In Nevada, the estimated cost of homeowners insurance is $1,100 per year. If your home is damaged in a natural disaster such as a wildfire, your insurance policy will help pay for the costs of repairing or rebuilding your home.

Make sure to shop around and compare rates to find the best policy for you. You can get quotes from different insurers online or by calling them directly. It’s important to have enough coverage to protect you financially if your home is ever damaged or destroyed.

In Nevada, the buyer pays for their own homeowner’s insurance.

HOA and Condo Fees

If you are buying a home with an HOA, you will have additional closing costs.

The HOA may require a portion of the sale proceeds to be used to pay off the previous owners outstanding dues. In some cases, the HOA may even have a lien on the property, so it’s important to factor these costs into your budget.

You will also be responsible for paying the HOA’s assessment fees. These fees are used to fund the HOA’s operating expenses, and they are typically collected on a monthly or quarterly basis.

When you purchase a home with an HOA, you should budget for these additional costs so that you can avoid any financial surprises down the road.

In the Las Vegas area, some neighborhoods are part of multiple associations, incurring more than one HOA fee. There are also a number of master-planned communities that charge higher HOA fees because they include amenities like gated entry, fitness centers, and swimming pools.

No matter what type of HOA you’re dealing with, it’s important to be aware of the potential costs so that you can budget accordingly.

Moving Costs

While not added to your costs at the closing table, moving costs need to be considered. These costs can range from hiring a professional mover, renting a truck, and paying for fuel, or even just the cost of your time if you choose to move. Moving costs will vary depending on the size of your home and the distance you are moving.

You can figure a day of moving could cost anywhere from $750 – $1500.

To get an estimate of your specific moving costs, it’s best to use a moving cost calculator. But as a general rule of thumb, the American Moving and Storage Association estimates that the cost of an interstate move will be about $4,300 for an average two-bedroom home.

If you’re moving a long distance, you might also have to pay for things like storage fees if your belongings can’t fit in your new home right away. And don’t forget to factor in the cost of any necessary home repairs or renovations you might need to make once you’re settled in.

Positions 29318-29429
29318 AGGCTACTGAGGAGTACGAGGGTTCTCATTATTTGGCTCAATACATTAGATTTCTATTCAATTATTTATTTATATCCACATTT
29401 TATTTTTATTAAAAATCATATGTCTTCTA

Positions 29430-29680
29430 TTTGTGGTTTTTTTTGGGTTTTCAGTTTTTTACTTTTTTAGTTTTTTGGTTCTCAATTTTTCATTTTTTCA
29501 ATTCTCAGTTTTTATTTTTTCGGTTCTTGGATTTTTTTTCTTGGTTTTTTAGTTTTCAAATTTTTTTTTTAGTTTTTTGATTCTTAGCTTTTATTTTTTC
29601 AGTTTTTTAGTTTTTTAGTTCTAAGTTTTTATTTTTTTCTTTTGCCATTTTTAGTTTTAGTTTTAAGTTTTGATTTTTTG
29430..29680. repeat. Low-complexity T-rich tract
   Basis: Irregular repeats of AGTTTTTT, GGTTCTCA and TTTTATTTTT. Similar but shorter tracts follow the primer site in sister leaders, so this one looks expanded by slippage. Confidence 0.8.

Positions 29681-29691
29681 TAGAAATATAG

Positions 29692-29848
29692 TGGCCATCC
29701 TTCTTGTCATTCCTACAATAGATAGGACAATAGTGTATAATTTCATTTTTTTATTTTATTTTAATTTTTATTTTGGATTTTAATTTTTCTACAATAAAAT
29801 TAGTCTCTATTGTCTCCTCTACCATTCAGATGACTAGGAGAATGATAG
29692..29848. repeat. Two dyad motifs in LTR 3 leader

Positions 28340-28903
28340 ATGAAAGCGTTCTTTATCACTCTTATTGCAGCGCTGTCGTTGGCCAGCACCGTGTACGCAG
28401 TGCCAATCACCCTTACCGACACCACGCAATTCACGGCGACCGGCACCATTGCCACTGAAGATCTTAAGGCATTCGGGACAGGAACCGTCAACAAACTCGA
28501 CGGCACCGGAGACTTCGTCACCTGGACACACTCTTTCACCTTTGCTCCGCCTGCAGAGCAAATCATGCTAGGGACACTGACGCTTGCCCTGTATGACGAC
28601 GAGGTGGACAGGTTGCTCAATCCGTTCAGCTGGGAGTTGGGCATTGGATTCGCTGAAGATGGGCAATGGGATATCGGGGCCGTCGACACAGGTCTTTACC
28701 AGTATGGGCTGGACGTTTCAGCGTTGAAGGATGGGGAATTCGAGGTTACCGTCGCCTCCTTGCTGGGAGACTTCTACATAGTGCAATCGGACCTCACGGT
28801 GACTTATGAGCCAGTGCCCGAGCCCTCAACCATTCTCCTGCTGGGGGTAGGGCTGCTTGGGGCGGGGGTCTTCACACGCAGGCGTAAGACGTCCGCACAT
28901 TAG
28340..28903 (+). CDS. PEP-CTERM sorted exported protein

#8: Maintenance

When the keys are delivered you’re on your own: which means that if the pipes burst in the early hours of the morning, you’re the one who has to fix it.

Having a few DIY skills can help keep the costs down, but there are some things, such as mitigating mold in a damp basement, that you may not be able to do yourself.

Home maintenance costs run, on average, to 1 to 2 percent of the home’s value each year, though older homes may cost more. Aim to establish an emergency fund to handle any unwelcome surprises.

The Good News

It’s worth noting that most of the additional costs borrowers face aren’t exactly hidden and, if you’re worrying about whether you can afford a home, you probably shouldn’t. Here’s why. By law, your lender must make sure that you can afford your mortgage.

Before underwriting your loan, the lender adds up your monthly expenses, including your mortgage payment and all the costs listed above, and verifies that these expenses do not exceed a certain proportion of your income – a maximum of 43 percent, but most lenders look for a lower debt load of around one-third of your income.

After all, they don’t want you to run into financial trouble and not be able to make the monthly payment.

Before you close, you’ll receive an estimate that sets out the costs associated with your home loan.

In other words, you know upfront what your closing costs are going to be and can budget for them. If you’re not sure about anything, ask your Las Vegas real estate agent (702)-604-7739 to reach Ballen Vegas and connect with a lender to guide you through the process.

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Lori Ballen, REALTOR®

Lori Ballen, Realtor

Hi! I’m Lori Ballen REALTOR®. My team serves the Greater Las Vegas area from Summerlin to Boulder City, and everything in between. You can reach us at 702-604-7739.